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Fostering Sustainability and Innovation in Agriculture

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agriculture startup

Startup Utilizes Social Media to Fight Food Waste, Feed the Hungry and Increase Revenue for Farmers

November 5, 2013 |
cropmobsterlogo

Source: CropMobster

It all started with a Facebook post.

Nick Papadopoulos was working as acting general manager of Bloomfield Farms, his wife’s parents’ 45-acre organic vegetable farm located in Northern California. One day, he found himself alone in the cooler after a farmer’s market, sipping on a beer and observing all of the unsold food that would soon become part of the farm’s chicken feed and compost bins.

Suddenly, he had an idea. Instead of giving premium organic produce to the chickens, why not give it to hungry people? So, he went online to Facebook and started typing. The original Facebook post offering leftover produce that started the cropsourcing website known as CropMobster can still be seen on the site today.

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Startup Co. Targets Small Indoor Farmers; Aims to Make Hydroponic Control Systems More Accessible

October 24, 2013 |
Sustainable Microfarms aims to make hydroponic systems cheaper and more cost-effective.

Sustainable Microfarms aims to make hydroponic control systems cheaper and more cost-effective.

Sanjay Rajpoot, founder of hydroponic nutrient control system firm Sustainable Microfarms, was an early starter when it came to sustainable agriculture. Fascinated by Singaporean rooftop gardens at an age when most of his peers were more interested in X-Boxes, Rajpoot began researching his business at the age of 16, and was spending time with greenhouse automation expert Dr. Heiner Lieth at his UC Davis lab by the age of 19.

“One of my mentors growing up is an embedded systems researcher, so I was fascinated by the idea of creating better, cheaper controls for hydroponic systems,” says Rajpoot.

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In Search for Sustainable Biofuel Feed Solution, Startup Focuses on Ancient Pongamia Tree

October 16, 2013 |
Photo Credit: TerViva.

The oil from the seed of the Pongamia tree can be used in industrial applications like biodiesel and sprays, while the protein-rich seedcake can be used in the manufacture of animal feed. Photo Credit: TerViva.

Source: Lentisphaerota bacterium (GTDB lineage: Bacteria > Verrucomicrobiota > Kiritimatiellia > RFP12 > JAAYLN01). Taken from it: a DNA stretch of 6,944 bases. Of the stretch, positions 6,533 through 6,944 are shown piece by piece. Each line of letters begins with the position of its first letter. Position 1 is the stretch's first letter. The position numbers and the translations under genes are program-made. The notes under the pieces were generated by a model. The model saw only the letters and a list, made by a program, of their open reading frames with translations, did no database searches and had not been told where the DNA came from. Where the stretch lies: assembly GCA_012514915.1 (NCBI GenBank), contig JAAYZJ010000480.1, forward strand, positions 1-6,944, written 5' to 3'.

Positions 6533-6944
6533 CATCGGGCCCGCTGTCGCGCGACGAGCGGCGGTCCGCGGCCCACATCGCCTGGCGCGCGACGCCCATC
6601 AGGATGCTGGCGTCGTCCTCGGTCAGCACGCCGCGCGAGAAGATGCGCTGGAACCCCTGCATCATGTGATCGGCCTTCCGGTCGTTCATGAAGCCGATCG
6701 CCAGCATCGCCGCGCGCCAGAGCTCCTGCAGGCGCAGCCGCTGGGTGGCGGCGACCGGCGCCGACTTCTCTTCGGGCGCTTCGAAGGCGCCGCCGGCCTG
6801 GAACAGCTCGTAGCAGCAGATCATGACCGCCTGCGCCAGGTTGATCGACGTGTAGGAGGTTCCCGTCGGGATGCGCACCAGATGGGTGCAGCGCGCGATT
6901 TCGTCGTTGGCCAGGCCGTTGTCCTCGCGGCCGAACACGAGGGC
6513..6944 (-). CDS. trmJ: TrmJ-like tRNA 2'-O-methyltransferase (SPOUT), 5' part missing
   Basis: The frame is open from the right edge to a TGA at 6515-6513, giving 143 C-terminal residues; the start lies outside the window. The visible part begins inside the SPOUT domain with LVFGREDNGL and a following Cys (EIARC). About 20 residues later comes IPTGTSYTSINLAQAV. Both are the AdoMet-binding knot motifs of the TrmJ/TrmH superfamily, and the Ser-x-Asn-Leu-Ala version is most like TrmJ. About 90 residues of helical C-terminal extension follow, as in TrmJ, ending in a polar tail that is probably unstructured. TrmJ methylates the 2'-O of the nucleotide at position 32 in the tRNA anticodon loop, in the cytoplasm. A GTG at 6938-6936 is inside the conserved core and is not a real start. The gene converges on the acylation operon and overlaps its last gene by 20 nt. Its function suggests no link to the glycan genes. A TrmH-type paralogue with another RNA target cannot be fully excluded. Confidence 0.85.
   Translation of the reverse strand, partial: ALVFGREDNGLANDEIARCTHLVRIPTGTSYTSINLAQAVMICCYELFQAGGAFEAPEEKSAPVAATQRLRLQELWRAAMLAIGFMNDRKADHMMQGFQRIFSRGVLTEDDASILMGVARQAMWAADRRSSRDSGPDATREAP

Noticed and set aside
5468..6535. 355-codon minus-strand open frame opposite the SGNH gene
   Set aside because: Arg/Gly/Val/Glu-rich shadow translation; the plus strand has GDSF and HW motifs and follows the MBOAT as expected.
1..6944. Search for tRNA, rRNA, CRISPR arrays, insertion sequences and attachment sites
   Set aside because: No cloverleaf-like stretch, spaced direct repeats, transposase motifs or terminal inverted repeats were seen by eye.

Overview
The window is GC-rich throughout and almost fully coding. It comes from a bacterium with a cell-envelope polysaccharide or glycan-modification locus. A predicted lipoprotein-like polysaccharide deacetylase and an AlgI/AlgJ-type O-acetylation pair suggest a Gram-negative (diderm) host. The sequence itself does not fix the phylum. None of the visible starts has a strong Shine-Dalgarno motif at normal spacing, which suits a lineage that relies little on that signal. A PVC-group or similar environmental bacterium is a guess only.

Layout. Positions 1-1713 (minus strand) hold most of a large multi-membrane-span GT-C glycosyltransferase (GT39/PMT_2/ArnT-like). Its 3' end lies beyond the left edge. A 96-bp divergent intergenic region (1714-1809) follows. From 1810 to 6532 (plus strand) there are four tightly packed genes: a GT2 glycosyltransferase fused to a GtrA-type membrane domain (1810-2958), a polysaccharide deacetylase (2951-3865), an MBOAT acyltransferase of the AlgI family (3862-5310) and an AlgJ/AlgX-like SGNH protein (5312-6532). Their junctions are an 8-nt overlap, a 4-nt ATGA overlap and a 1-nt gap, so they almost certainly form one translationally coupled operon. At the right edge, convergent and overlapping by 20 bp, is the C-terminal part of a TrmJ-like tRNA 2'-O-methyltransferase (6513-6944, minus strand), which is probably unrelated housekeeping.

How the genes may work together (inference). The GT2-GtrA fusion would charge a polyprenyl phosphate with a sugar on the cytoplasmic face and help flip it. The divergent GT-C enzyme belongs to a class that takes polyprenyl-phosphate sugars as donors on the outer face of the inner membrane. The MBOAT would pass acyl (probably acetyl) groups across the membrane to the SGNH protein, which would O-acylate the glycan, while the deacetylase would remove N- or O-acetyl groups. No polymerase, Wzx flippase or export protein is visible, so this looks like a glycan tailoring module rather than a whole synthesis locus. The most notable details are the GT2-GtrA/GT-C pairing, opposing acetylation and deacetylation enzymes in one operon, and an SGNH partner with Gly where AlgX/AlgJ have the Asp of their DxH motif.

To meet world food demand in the future, agriculture productivity must increase by a factor of 1-2% per year, more than doubling total output by 2050, according to the Global Harvest Initiative’s 2012 GAP Index report. At the same time, global demand for biofuels is projected to increase by 133% by the year 2020, according to Hart Energy’s Global Biofuels Outlook Report.

Intensification of unsustainable agricultural practices to meet these competing needs often harms soil, causing nutrient depletion, erosion, salinization, and chemical, and allows the introduction of crop pests. The result: significant amounts of land are removed from production indefinitely every year. The Food and Agriculture Organization of the United Nations estimates 1-2% of global cropland is removed from production annually due to salinization alone.

That statistic got the attention of Naveen Sikka, Founder and CEO of TerViva, an Oakland, CA-based sustainable agriculture startup aimed at developing new crops for marginal or underutilized farmland. Read More

Waste-based Startup Uses Insect Alchemy to Transform Soldier Fly into Sustainable Animal Feed

October 14, 2013 |
Enterra’s animal feed ingredient products are derived from dried, pasteurized grubs of the Black Soldier Fly, a non-invasive beneficial insect. The grubs are grown in a fully controlled, artificial environment using a fixed recipe of pre-consumer food waste that is sourced from clean, traceable streams of waste fruits, vegetables, grains, and fish. Photo Credit: Enterra.

Enterra’s animal feed ingredient products are derived from dried, pasteurized grubs of the Black Soldier Fly, a non-invasive beneficial insect. Photo Credit: Enterra.